BWW Review: BEEHIVE at Seven Angels Theatre

BWW Review: BEEHIVE at Seven Angels Theatre

On Saturday, January 20, I had the pleasure of seeing BEEHIVE at Seven Angels Theatre in Waterbury, CT. This musical is a retrospective on some of the finest songs of the 1960s that were sung by women. The cast of six extremely talented women are accompanied by an excellent four piece band of men, who sit elevated behind the singers on the stage.

From the moment I walked into the theatre, I was impressed with the colorful set that depicts a 1960s concert stage. The band and the cast make it clear right from the start that they are enjoying performing in this production. Their positive energy radiates forth to the audience.

The six cast members play the roles of themselves, going by their real names, putting on the retrospective concert. "The Name Game" is used to introduce five of them, from the beginning. Throughout the course of the show, however, the singers take on the names, personalities, and voices of different real singers from the 1960s.

The show starts with songs from the early 1960s, and progresses to later times within the 1960s, throughout the show. Erin West Reed comes across as the leader, narrating to the audience, describing musical events of the 1960s, as well as other significant events that helped shape the landscape of the time.

In Act 1, Erin and the other singers have beehive hairstyles. Not everyone is on stage for every musical number, as many costume changes occur throughout the show. In Act 2, the singers have their longer hair down, which gives them a quite different appearance from Act 1.

Amy Bentley's talents shine during Act 1, in a great performance of the Shangri Las' "Remember(Walkin' in the Sand), and in playing the role of Lesley Gore, singing "It's My Party," "You Don't Own Me," and "Judy's Turn to Cry," while crying during other songs that were interspersed, between her songs.

Brittany Mulcahy takes on the role of Brenda Lee, and sings "I'm Sorry," under the impression that she was responsible for Lesley Gore's crying. Brittany Mulcahy soon comes out again, as Connie Francis and sings, "Where The Boys Are."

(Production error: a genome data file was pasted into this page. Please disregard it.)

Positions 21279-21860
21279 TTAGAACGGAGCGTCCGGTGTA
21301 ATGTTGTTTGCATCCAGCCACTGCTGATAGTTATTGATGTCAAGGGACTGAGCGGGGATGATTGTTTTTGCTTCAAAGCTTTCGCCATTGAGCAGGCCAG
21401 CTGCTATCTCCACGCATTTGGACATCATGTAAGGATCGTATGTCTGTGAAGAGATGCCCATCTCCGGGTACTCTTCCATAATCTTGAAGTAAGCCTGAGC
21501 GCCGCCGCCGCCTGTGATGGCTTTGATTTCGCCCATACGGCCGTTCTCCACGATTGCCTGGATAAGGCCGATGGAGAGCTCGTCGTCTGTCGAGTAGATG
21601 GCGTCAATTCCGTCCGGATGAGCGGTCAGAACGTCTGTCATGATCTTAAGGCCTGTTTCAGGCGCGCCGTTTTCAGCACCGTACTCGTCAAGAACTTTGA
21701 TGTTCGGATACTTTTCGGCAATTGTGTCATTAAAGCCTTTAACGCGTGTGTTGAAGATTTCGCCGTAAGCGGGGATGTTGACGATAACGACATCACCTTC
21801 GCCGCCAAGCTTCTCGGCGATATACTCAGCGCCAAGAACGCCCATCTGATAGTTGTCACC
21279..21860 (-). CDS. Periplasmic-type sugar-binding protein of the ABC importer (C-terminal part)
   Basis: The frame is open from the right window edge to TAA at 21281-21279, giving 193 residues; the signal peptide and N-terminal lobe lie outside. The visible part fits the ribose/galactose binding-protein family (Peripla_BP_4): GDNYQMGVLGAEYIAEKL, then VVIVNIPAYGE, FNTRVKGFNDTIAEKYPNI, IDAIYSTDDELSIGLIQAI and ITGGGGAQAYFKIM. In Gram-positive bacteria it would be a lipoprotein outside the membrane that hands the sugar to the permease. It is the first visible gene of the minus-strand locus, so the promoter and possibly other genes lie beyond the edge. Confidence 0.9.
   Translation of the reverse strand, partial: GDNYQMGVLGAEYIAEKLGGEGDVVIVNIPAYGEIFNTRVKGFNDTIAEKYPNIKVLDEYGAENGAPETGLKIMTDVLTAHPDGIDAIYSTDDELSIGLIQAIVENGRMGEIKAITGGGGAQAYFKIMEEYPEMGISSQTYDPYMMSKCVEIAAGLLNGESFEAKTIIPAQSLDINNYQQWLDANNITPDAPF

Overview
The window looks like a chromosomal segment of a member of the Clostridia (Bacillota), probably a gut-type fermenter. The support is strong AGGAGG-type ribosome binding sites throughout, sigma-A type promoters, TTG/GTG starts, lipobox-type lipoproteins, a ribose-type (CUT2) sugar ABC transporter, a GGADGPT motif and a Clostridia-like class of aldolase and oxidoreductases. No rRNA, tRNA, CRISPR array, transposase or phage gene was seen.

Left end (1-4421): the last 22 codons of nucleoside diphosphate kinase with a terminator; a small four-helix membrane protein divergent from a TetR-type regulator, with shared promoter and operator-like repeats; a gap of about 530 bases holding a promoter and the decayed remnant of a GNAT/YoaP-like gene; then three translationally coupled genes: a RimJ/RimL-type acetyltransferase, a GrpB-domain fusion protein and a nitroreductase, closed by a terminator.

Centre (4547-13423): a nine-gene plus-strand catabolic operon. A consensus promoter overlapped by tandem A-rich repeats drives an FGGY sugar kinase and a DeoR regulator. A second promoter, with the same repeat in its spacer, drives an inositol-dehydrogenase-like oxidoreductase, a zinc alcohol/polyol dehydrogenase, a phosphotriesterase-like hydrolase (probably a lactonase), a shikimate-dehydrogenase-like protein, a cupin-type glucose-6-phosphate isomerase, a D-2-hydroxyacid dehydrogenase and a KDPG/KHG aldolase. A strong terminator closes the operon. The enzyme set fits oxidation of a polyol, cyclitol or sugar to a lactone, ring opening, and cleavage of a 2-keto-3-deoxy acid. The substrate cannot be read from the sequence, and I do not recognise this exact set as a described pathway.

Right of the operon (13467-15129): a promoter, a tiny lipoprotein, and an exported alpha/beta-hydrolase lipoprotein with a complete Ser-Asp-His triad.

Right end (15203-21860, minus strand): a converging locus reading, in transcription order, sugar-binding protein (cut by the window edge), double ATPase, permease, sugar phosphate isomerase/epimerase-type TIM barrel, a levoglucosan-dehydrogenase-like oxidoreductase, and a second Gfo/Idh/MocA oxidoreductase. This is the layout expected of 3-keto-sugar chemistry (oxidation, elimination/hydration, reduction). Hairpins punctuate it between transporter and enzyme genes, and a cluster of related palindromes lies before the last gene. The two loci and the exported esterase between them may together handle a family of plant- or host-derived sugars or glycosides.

Chelsea Dacey, who is always entertaining, plays Annette Funicello for the song "I Dream About Frankie," but is primarily a backup singer, in this production, showcasing her impressive synchronized dancing skills, along with Patricia Paganucci who coordinates well with Chelsea, both in dancing and singing backing vocals.

Samantha Rae Bass has an excellent stage presence, singing lead (Diana Ross) on Supremes songs in Act 1, while playing Aretha Franklin in part of Act 2. Her greatest moments come in Act 2 when she belts out Tina Turner songs, as Tina Turner, and dazzles the whole audience with her strong voice and excellent stage antics that really bring Tina Turner's music to life, a definite musical highlight to the show.

Brittany Mulcahy provides another musical highlight in Act 2, as she sings a song that I must admit, I never heard before, possibly because its controversial subject matter(an interracial American couple in the 1960s) led to the banning of the song on numerous radio stations, at the time. The song is called "Society's Child," and was originally recorded by Janis Ian, who I must also admit, I never heard of before. The song was amazing, and Brittany Mulcahy's delivery and facial expressions sold every word of it, to the point where the audience could feel her emotions.

Erin West Reed intersperses historical information with singing "The Beat Goes On," at the beginning of Act 2, a very impressive performance. The absolute musical highlight, however, comes towards the end of Act 2. Erin West Reed takes on the identity of Janis Joplin, and performs "Cry Baby," in such an amazing way that you would think Janis Joplin was right in front of you, performing live. Erin West Reed completely nails Janis Joplin's voice, and movements, while costumed to look like Janis Joplin. The fact that we had heard Erin West Reed sing numerous other songs, before this one, and know that her normal singing voice sounds nothing like Janis Joplin makes this Janis Joplin impersonation all the more impressive.

I highly recommend BEEHIVE, which is appropriate for all audiences, whether you existed in the 1960s, or whether these songs were before your time, as is the case for the six singers and me.

BEEHIVE is scheduled to continue to run through Sunday, January 28. For tickets and times, please go to Tickets.

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From This Author Sean Fallon

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